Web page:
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A brief history of Ukraine

Ukraine ( Україна) is a country located in the Eurasian continent.
Capital of Ukraine is the City of Kiev. Ukraine has borders with Russia, Belarus, Poland, Slovakia, Hungary, Romania and Moldova on east, west, and north. Black sea and sea of Azov are its southern border.

Archealogical evidence shows that
Chalcolithic people of the Trypillian culture (Copper age - 4500-3500 BCE) lived in the western part of the Ukraine and the people of Sredny Stog culture ( Serednyi Stih) near sea of Azov.

They were succeeded by the Yamna (Kurgan) culture (early Bronze Age -c.3500-2000 BCE) of the steppes and Kemi Oba culture (c.3500-2200 BCE) of Sea of Azov. These cultures practiced ritualized burials of dead (called the inhumation practice) and produced carved stone stelae or menhirs that are found all over Ukraine. These cultures are evolved later into the Catacomb culture (Bronze age - c. 2000-1200 BCE).

Successor to the Yamna culture
was Srubna culture (Зрубнá культ́ура - Timber-grave culture) of late Bronze Age (1600-1200 BCE). Cimmerians have been suggested as descended from this culture. Cimmerians were ancient nomads inhabited the region of present day Ukraine around 1000- 800 BCE from the north shore of the Black Sea along the Dnieper river.

The Srubna culture was succeeded by Scythians and Sarmatians in the 800 BCE.
Scythians, Sarmatians and other nomadic peoples settled on the north-eastern shore of the Black Sea during 6th century BCE. Ancient Greek colonies of Tyras, Olbia, Hermonassa were also founded on the north-eastern shore of the Black Sea during the 6th century BCE.

Chernyakhov culture developed during the 2nd century CE in the central Ukraine. The Goths moved to the area and settled in the lands of Ukraine during 3rd century CE. Slavic tribes of Kiev culture were flurishing north of the Oium ( Goths' name for the central Ukraine).  However, the Ostrogoths and Kiev culture came under the sway of the Huns from the 370 CE. In 454 CE, Goths helped the Slavs to defeat the Huns. Slavic tribes of Kiev culture expanded and settled in much of the present day northern and central Ukraine during the 5th century CE.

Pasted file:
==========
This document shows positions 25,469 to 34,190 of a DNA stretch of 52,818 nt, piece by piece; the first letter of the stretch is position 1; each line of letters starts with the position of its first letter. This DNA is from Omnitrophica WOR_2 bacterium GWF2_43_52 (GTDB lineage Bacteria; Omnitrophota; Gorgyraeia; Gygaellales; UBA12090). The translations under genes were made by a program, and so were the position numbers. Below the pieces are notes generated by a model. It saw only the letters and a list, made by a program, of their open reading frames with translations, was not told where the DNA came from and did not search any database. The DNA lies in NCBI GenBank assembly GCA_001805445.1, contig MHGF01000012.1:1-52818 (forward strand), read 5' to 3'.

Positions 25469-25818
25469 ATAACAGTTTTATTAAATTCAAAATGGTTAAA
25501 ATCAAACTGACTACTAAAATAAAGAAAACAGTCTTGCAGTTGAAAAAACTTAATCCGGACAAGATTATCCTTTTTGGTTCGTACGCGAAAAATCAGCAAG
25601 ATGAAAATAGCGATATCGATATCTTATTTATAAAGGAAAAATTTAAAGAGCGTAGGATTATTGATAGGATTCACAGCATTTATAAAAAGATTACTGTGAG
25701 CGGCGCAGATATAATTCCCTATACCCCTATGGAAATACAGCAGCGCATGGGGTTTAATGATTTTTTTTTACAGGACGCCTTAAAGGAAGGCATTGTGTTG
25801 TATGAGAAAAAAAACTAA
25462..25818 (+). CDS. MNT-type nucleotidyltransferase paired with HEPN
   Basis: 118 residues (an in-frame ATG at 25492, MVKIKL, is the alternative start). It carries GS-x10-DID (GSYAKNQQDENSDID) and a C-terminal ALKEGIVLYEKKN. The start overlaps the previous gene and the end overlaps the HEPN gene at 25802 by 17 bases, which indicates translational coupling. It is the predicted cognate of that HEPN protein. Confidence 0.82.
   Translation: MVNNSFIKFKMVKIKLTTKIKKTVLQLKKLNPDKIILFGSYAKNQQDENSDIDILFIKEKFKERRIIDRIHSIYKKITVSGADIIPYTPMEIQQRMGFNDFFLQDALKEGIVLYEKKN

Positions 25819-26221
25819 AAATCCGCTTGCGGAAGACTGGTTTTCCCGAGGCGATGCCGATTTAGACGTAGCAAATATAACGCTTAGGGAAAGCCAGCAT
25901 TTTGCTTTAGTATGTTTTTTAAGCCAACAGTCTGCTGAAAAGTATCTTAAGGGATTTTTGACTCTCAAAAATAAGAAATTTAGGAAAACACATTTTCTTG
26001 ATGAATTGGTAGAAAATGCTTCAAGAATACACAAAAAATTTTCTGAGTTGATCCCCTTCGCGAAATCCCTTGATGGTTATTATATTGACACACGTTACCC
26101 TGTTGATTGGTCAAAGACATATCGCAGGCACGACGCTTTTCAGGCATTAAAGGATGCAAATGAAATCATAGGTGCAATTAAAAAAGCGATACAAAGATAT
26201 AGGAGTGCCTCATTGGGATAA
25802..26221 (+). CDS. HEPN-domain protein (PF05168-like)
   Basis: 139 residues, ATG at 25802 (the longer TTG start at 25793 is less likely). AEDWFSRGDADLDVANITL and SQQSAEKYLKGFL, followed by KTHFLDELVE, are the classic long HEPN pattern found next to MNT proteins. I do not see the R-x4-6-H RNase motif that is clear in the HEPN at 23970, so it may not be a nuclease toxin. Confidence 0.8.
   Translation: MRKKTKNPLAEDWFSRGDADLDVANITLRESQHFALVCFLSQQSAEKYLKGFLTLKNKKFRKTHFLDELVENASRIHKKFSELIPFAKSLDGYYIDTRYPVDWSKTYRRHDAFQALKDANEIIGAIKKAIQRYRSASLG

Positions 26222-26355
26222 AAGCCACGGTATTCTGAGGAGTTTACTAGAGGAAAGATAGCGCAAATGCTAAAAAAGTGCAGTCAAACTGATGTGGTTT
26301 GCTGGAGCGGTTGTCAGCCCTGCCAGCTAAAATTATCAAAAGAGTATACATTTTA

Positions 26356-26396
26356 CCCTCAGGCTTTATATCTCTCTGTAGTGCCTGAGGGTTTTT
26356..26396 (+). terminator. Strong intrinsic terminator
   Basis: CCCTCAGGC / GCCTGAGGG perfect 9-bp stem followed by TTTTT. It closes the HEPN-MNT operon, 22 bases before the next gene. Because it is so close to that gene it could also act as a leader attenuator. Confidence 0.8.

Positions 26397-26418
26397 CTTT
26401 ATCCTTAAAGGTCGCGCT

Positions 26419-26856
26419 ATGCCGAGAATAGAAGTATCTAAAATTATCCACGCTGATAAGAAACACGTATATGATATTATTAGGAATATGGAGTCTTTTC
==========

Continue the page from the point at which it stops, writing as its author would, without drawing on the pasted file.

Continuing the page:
Khazars, a Turkic semi-nomadic people from Central Asia who adopted Judaism founded the independent Khazar kingdom during the 7th century CE. in the south-eastern part of europe near the Caspian sea. The Khazar kingdom also included territory of present day Ukraine.

By the 9th century CE, Vikings (the Slavs called them Varyagi or Varangians) from Scandinavia had moved to the East Slavic regions. The Primary Chronicle of Nestor mentions that a Varangian named Rurik from the tribe of Rus (the probable origin of the name Russia) first established himself and his clan in Novgorod around 860 CE.  Another Varangian named Oleg moved south from Novgorod to expel the Khazars from Kiev and founded the Kievan Rus state in 882 CE. Oleg subdued various East Slavic tribes and expanded Kievan Rus State. This unified dynastic state at Kiev became the center of a trade route between Scandinavia and Constantinople.  The rise of the Kievan Rus state came during the reigns of Prince Vladimir (978-1015 CE) and Prince Yaroslav, the Wise (1019-54 CE). Islamic dirhams were used by Kivian Rus between eight and eleventh centuries. At the time of prince Vladimir,  gold zlatnik and silver srebrenik were minted (based on Byzantine nomisma). Northern part of Russia was using silver and gold coins of Anglo-Saxon kingdoms.

 Slavic tribes, the Polans, the Drevlyans, the Severians, the Ulichs, the Tiverians and the Dulebes were native to Ukraine. Kievan Rus emerged as most powerful Slavic state in the 11th century CE. It became the largest state in Europe called Ruthenia. The use of the name Ukraine (means border land) started during this time. 

During the 12th century,